How to value a painting… for beginners

Art is just so complicated these days… It is intimidating even for the most educated of us to attend an art gallery and not be surprised by the cost of what can look like a child’s doodle. We are on one page: we want to understand and appreciate a painting without having to read a 500 page book or attend an art history course. And most of all, I am not sure how everyone feels about the huge variations in prices, but I think that not even the most subjective analysis of art can actually explain them consistently.

In an attempt to decompose the value of a painting without going into the complexities of the art market, I created a little framework for myself. And I would invite you to use it, if you like it, or slash it, if you don’t. Either way, do share your thoughts.

This is not an academic view. Nor is it the view of a critic, or an art dealer. Maybe it is a bit of the artist in me here. And the avid gallery and museum goer.

Without much knowledge of what goes into a painting, or what art has been like over the centuries, there are still three key elements that you can assess and the totality of which would give you a good idea of the value of the painting you may be looking at. One thing to remember, you are absolutely allowed and should be subjective! It won’t be an attack on the artist, believe me.

1. Your aesthetics

This is the ultra super subjective part of the whole assessment. The aesthetics of a painting is really up to you. It is whether you, as the viewer, like it or not. It does not matter if 100 critics like it and you don’t. If you don’t, you don’t. That’s it. This is not about the general idea of whether the painting is beautiful. It is whether YOU think is beautiful or it gives you those chills that you are looking for in a piece of art. This is the 5 seconds first impression.

2. The technique

Now this is a bit more difficult to assess as a beginner. However, not impossible. Still somewhat subjective.

Think of an athlete. It is so easy to know when an athlete has an excellent technique, either because they compete against someone and win or lose, or because there are all these scorecards that someone is keeping their tabs on.

There are loads of competitions for painters. And someone always wins. But first of all, it is never a one-on-one. And secondly, I haven’t seen any newspapers or magazines announce the scores and winners as they normally do for matches and sports medals. And i’ve rarely seen full-on shows of painters painting, unless for teaching purposes on youtube and other such media. A painter paints in their studio and shares the finished work.

These days you will find the rare occasion when a gallery shares videos of the artist working. And you should definitely take a look! When that isn’t there, here are my light suggestions:

  • anything that looks realistic is great; it is hard to achieve; it takes years of practice; but it’s like writing — you practice and you get there.
  • anything else is subjective; if you think you can do it, and you go home, take a piece of paper, try it out and you can indeed do it, then the technique is not that impressive.
  • if, however, you think you can do it, you go home, try it, and your outcome is terrible, then that is something to think about.

3. The title/story/theme

I think that the title, story or theme of a painting plays a huge role. Painting is a medium of expression. It is going to tell us something. It will touch or mesmerise us. We will get it. We are visual interpreters. And we love it!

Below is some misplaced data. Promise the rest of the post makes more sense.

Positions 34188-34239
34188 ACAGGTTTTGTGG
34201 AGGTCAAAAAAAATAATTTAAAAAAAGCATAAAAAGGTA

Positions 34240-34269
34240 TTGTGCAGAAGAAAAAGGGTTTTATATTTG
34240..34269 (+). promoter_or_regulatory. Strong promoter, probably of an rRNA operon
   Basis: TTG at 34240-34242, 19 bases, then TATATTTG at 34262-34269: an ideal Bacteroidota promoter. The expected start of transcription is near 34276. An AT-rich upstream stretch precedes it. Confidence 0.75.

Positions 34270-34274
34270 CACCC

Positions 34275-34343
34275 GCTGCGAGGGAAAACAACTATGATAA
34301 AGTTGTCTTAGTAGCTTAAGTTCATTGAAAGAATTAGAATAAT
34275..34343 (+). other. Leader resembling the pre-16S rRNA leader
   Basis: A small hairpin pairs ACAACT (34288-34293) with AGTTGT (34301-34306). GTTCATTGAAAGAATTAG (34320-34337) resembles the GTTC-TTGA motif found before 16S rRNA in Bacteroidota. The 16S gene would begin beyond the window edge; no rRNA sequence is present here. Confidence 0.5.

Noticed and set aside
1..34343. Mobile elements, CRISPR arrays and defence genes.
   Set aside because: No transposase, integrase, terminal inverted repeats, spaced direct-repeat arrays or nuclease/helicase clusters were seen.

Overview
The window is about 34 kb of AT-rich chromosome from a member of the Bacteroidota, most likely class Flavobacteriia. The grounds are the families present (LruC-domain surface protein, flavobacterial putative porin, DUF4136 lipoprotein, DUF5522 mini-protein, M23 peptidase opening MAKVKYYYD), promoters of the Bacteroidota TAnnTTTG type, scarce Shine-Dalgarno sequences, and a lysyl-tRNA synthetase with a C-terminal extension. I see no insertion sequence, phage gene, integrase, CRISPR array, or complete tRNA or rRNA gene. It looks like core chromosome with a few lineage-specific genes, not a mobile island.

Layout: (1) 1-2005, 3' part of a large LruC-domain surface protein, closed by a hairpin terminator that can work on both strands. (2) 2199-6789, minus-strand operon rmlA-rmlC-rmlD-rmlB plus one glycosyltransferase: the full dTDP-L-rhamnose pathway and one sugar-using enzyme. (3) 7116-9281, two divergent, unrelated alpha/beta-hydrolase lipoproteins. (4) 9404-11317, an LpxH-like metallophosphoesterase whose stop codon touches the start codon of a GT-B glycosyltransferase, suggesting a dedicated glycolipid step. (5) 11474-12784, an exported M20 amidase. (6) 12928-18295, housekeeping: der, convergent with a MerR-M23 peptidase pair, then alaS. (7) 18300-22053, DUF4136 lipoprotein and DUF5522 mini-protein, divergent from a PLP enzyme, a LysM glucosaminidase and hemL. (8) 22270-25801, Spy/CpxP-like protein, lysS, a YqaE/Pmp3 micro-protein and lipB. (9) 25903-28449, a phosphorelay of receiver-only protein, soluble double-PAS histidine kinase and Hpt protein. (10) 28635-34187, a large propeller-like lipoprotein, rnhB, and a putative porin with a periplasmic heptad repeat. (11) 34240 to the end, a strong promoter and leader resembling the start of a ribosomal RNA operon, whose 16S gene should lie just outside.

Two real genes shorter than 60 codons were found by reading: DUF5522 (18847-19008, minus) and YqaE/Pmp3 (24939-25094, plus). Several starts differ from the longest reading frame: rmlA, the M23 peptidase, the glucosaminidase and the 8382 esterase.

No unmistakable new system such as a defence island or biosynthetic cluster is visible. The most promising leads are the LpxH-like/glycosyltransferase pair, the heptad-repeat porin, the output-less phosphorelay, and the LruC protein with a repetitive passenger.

And believe me, if the artist could express her concern in words, she would have done it that way. But she chose a painting. And she intends to convey whatever message she’s got. It is, of course and always, up to you, the viewer, to read that message.

You may think is witty, or interesting, or plain. Either way, it adds some value. There is one thing though, that I find completely unattractive and it absolutely decreases all value of a painting for me: when the artist’s description is unreadable. I understand the critic’s view will be complicated and intentionally hard to read because the critic is THE player on words and meaning. But sometimes even the artist’s explanation is twice as academic and using a parade of words that I have to look up on google. It doesn’t add to the value of their painting at all. In fact, when the description is complex, I totally discard it!


There are other factors that could play a big role in your own interpretation of a painting’s value. For example, its context and provenance. A cave painting from 10 thousand years ago will not have a price. Its value will lie fully in its provenance. It is a historical mark of human civilisation. So to some extent, you could say that the older a painting, the higher its value would be.

Of course this may not always be true, but there are instances where the provenance of a painting could literally trump any other aspect. If you are a big fan of, I don’t know, Kate Middleton. And she bought a painting by Carole Richardson, then the value of Carole’s paintings will increase for you and for everyone else who follows the Dutchess.

A last example, which I cannot help but mention, has to do with the context. A painting is so much more interesting if painted at the right time in the right environment. Mondrian’s paintings would not have been as cool in the seventeen hundreds. And Michelangelo, oh Michelangelo would probably shock us with an algorithm that would paint a 3D Sistine Chapel today.


All in all, a painting’s value will be subjective. But now you can think about more than just its aesthetics. I always consider at least the technique and the story.

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